Review: Booksmart

Online Screen Editor Jacob Heayes is enamoured by the anarchic charms of Olivia Wilde's coming-of-age film

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There’s fewer things more satisfying in film than a successful underdog story. Perhaps that’s why I’ve fallen so head over heels for Booksmart in the days following my first viewing (of many more to come, I’m sure). It’s the little film that could. The directorial debut of actress Olivia Wilde and starring Kaitlyn Dever and Beanie Feldstein, two actresses typically confined to supporting roles, Booksmart is a brilliantly charming coming-of-age film that soars past its genre predecessors with equal grace and gleeful anarchy.

Set during that familiar period of the last week before high school graduation, Dever and Feldstein play best friends Amy and Molly who have largely floated unnoticed through the entirety of their semester, focusing on studying over typically raucous partying. Their plan is thankfully successful – that is, until the earth-shattering revelation that the popular students who partied also got into the elite colleges too. With this information in mind, the two set out to finally attend the party of their dreams and prove that yes, they can have fun. A straightforward but achingly empathetic narrative combining the worst of FOMO and the best of friendship, Booksmart is a tightly-written and perfectly paced trip through a myriad of bizarre celebrations and unpredictable student rituals. Much like how Superbad defined itself on the simple rule of “get alcohol”, Booksmart is solely about “getting to the party” and this approach arguably elevates it even higher than that former once-classic of the genre. Not only is it consistently eye-wateringly hilarious to an extent that fewer comedies have managed this decade, but it has serious emotional weight. Its final act builds to a poignant climax that conveys a genuinely beautiful message about self-acceptance, one that I feel our generation needs to hear and embody more than ever.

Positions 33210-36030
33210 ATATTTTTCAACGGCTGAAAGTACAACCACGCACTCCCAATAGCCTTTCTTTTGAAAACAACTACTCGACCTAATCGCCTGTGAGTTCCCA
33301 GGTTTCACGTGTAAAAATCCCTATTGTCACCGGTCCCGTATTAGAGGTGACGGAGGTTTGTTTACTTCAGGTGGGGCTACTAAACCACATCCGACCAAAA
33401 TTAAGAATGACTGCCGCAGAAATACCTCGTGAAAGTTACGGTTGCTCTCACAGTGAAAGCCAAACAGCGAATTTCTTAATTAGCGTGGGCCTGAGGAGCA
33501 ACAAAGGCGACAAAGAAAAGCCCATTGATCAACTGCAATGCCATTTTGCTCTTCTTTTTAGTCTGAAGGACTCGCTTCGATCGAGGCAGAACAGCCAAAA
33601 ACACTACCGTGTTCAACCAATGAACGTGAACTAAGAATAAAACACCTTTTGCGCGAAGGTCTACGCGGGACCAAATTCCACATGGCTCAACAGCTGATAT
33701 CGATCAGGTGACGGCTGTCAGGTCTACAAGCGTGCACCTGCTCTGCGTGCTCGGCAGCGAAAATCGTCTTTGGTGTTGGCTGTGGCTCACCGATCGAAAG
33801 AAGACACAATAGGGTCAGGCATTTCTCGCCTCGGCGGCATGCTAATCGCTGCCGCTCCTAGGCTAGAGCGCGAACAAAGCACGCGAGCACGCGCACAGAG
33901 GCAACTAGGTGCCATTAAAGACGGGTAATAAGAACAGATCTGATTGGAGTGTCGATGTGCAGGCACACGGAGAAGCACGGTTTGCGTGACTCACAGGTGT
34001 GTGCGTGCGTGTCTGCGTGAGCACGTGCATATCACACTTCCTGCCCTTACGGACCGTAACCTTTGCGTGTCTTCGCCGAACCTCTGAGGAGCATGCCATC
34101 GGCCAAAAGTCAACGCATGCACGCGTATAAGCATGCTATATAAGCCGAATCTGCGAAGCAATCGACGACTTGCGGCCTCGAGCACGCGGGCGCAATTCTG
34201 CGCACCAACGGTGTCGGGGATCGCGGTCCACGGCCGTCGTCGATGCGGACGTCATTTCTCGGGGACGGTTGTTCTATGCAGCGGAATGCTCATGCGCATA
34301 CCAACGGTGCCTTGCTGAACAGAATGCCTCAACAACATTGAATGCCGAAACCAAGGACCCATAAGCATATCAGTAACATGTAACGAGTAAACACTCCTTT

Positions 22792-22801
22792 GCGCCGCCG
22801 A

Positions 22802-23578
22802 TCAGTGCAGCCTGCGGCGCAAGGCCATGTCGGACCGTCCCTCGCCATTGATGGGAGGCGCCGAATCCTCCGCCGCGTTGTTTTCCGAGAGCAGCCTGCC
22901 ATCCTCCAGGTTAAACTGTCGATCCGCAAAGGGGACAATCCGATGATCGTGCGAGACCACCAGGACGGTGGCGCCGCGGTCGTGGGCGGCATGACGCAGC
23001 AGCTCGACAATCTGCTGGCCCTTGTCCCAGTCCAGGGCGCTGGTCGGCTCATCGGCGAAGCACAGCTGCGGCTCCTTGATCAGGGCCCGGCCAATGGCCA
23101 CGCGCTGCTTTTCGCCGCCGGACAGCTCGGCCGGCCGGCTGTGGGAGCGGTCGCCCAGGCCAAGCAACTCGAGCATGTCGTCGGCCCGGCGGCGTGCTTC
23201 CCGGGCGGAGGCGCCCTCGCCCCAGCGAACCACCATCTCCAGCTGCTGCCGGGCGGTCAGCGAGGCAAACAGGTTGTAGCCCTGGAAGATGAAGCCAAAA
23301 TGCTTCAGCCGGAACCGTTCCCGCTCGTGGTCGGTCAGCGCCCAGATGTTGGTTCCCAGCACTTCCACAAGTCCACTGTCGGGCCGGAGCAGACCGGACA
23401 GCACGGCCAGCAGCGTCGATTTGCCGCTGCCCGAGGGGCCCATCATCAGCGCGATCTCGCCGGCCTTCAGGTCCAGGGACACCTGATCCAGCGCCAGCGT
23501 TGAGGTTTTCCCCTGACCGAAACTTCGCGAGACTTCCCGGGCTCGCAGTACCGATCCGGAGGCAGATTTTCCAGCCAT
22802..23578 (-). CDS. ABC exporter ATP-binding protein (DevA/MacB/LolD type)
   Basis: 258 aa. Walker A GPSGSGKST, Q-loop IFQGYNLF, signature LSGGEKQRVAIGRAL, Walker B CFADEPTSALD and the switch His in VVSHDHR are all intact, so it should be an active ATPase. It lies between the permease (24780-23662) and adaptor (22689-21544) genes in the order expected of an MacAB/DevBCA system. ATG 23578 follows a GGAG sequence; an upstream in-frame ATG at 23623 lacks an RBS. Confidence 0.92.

“The uniformly excellent cast only heightens a film that is already feverishly quotable and affectionate”

As sharp as the script is, it would be meaningless if the performances failed to capture its quirky range of characters. Thankfully, every single one shines. Dever and Feldstein slip into the lead roles effortlessly and I only came away wanting to see more from them. Their chemistry feels authentic and their delivery is rarely anything less than perfect. Their energetic, electric performances in every single scene carry this film and most importantly, ensure that you actually care for these characters. The film demands both understated and manic moments yet the duo deliver both with ease. The supporting cast is just as appealing with Billie Lourd and Skyler Gisondo standing out as particularly memorable. Lourd’s performance as Gigi encapsulates the film’s more absurdist elements as she impossibly follows Amy and Molly from party to party, establishing herself with often hilarious antics wherever she goes. On the other hand, Gisondo’s Jared is a student who no-one seems to notice with his increasingly bombastic popularity schemes only growing in spectacle and insanity. The uniformly excellent cast only heightens a film that is already feverishly quotable and affectionate.

“It’s another victory not only for an industry starved of fresh perspectives, but for a genre typically defined by problematic female characters and repetitive thematic tropes”

With every high-school film comes an equally fitting soundtrack, one that has the responsibility of defining these characters and the spirit of the year. Booksmart has set a new standard boasting a lively playlist ranging from pop to punk packed with enough ear-worms and classic tunes to almost convince you of leaving the cinema and going home just to dance along. With a mix of Death Grips and the iconic guitar riff from DJ Shadow and Run the Jewels’ “Nobody Speak”, the soundtrack will likely go down as one of the year’s best, perfectly embodying the carefree spirit of the film. Wilde similarly proves herself as an accomplished director, understanding when to let the film breathe and when to let the actors riff away to their heart’s content. It’s another victory not only for an industry starved of fresh perspectives, but for a genre typically defined by problematic female characters and repetitive thematic tropes. Booksmart is fresh, fiery and very, very funny.

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